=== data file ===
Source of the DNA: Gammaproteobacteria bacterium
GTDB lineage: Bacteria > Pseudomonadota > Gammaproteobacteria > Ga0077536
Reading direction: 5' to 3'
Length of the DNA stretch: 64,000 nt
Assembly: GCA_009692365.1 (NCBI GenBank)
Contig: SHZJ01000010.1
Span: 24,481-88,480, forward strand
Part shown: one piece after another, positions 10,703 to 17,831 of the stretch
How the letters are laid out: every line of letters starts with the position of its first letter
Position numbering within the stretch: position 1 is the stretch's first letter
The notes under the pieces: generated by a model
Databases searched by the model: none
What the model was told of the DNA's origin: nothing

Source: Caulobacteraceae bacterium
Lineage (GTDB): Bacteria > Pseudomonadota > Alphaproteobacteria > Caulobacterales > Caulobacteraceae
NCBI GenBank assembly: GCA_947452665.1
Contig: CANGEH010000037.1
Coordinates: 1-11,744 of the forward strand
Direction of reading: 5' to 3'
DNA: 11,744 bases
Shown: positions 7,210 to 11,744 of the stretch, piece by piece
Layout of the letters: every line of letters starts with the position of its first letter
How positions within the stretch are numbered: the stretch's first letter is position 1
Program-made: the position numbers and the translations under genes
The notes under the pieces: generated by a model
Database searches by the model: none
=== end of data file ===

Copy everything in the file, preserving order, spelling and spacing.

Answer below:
Source of the DNA: Gammaproteobacteria bacterium
GTDB lineage: Bacteria > Pseudomonadota > Gammaproteobacteria > Ga0077536
Reading direction: 5' to 3'
Length of the DNA stretch: 64,000 nt
Assembly: GCA_009692365.1 (NCBI GenBank)
Contig: SHZJ01000010.1
Span: 24,481-88,480, forward strand
Part shown: one piece after another, positions 10,703 to 17,831 of the stretch
How the letters are laid out: every line of letters starts with the position of its first letter
Position numbering within the stretch: position 1 is the stretch's first letter
The notes under the pieces: generated by a model
Databases searched by the model: none
What the model was told of the DNA's origin: nothing

Source: Caulobacteraceae bacterium
Lineage (GTDB): Bacteria > Pseudomonadota > Alphaproteobacteria > Caulobacterales > Caulobacteraceae
NCBI GenBank assembly: GCA_947452665.1
Contig: CANGEH010000037.1
Coordinates: 1-11,744 of the forward strand
Direction of reading: 5' to 3'
DNA: 11,744 bases
Shown: positions 7,210 to 11,744 of the stretch, piece by piece
Layout of the letters: every line of letters starts with the position of its first letter
How positions within the stretch are numbered: the stretch's first letter is position 1
Program-made: the position numbers and the translations under genes
The notes under the pieces: generated by a model
Database searches by the model: none